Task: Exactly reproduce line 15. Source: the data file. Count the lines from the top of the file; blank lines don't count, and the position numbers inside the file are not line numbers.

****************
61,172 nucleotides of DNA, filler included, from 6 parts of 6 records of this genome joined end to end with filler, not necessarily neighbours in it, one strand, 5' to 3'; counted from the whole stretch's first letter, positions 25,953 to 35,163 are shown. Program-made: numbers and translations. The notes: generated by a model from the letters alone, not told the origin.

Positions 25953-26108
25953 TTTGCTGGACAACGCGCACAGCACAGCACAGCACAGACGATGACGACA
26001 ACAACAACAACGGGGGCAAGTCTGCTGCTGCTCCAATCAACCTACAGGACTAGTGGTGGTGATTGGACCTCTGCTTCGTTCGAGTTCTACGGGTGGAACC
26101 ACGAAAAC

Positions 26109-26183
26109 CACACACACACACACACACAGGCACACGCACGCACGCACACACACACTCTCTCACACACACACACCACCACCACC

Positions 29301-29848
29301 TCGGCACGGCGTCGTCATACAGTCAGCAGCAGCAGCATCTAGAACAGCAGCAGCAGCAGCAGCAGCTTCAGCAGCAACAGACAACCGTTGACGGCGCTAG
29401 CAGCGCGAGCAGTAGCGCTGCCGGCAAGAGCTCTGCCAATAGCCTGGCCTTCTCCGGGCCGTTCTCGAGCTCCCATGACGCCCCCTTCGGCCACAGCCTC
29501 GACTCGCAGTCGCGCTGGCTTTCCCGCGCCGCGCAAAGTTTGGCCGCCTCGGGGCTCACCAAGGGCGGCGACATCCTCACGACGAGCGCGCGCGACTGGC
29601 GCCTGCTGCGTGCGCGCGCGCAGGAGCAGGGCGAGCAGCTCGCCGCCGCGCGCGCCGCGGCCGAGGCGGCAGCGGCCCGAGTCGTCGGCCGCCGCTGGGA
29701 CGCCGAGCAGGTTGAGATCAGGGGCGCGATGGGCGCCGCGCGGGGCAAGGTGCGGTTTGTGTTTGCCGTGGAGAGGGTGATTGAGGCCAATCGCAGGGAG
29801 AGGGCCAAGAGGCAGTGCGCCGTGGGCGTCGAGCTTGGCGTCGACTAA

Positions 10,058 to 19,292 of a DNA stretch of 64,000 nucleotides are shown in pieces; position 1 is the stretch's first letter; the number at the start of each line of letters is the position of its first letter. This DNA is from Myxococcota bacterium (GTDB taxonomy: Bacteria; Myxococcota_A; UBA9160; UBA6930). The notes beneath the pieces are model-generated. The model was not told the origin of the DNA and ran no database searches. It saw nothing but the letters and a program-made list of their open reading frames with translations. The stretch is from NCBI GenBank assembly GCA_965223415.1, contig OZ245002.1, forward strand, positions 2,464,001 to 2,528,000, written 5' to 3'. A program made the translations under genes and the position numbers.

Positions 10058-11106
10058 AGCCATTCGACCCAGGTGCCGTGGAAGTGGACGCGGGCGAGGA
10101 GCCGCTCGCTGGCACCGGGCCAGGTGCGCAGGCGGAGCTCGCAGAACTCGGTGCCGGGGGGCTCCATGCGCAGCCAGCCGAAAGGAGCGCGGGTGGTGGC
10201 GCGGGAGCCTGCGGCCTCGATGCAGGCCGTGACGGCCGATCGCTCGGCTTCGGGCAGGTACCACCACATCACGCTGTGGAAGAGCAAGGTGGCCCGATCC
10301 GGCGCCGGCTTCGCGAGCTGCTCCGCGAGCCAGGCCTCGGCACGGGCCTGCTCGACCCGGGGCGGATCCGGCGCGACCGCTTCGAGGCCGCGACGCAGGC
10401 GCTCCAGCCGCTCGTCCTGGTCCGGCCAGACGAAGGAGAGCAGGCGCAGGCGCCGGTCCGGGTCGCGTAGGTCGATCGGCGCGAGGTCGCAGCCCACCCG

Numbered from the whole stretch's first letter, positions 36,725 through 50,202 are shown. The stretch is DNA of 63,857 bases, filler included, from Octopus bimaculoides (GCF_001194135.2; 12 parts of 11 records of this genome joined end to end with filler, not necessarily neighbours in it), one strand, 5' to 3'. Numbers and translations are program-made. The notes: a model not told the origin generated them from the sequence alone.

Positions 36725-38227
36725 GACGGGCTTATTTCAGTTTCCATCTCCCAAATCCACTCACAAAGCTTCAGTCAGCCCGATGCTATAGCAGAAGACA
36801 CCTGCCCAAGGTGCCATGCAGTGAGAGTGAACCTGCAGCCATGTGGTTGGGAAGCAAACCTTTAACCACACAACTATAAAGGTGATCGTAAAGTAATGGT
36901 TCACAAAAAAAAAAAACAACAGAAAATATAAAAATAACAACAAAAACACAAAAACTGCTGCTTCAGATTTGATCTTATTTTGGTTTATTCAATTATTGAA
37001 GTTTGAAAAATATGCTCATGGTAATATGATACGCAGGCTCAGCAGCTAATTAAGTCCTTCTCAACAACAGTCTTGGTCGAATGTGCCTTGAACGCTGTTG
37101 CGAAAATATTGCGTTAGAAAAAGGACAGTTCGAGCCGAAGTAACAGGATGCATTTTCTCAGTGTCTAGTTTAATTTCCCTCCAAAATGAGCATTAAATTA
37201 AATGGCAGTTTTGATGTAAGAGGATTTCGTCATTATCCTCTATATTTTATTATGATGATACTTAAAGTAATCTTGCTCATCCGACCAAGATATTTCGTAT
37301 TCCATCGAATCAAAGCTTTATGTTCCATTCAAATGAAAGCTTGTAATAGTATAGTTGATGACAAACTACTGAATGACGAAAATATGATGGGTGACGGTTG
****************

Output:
Positions 10,058 to 19,292 of a DNA stretch of 64,000 nucleotides are shown in pieces; position 1 is the stretch's first letter; the number at the start of each line of letters is the position of its first letter. This DNA is from Myxococcota bacterium (GTDB taxonomy: Bacteria; Myxococcota_A; UBA9160; UBA6930). The notes beneath the pieces are model-generated. The model was not told the origin of the DNA and ran no database searches. It saw nothing but the letters and a program-made list of their open reading frames with translations. The stretch is from NCBI GenBank assembly GCA_965223415.1, contig OZ245002.1, forward strand, positions 2,464,001 to 2,528,000, written 5' to 3'. A program made the translations under genes and the position numbers.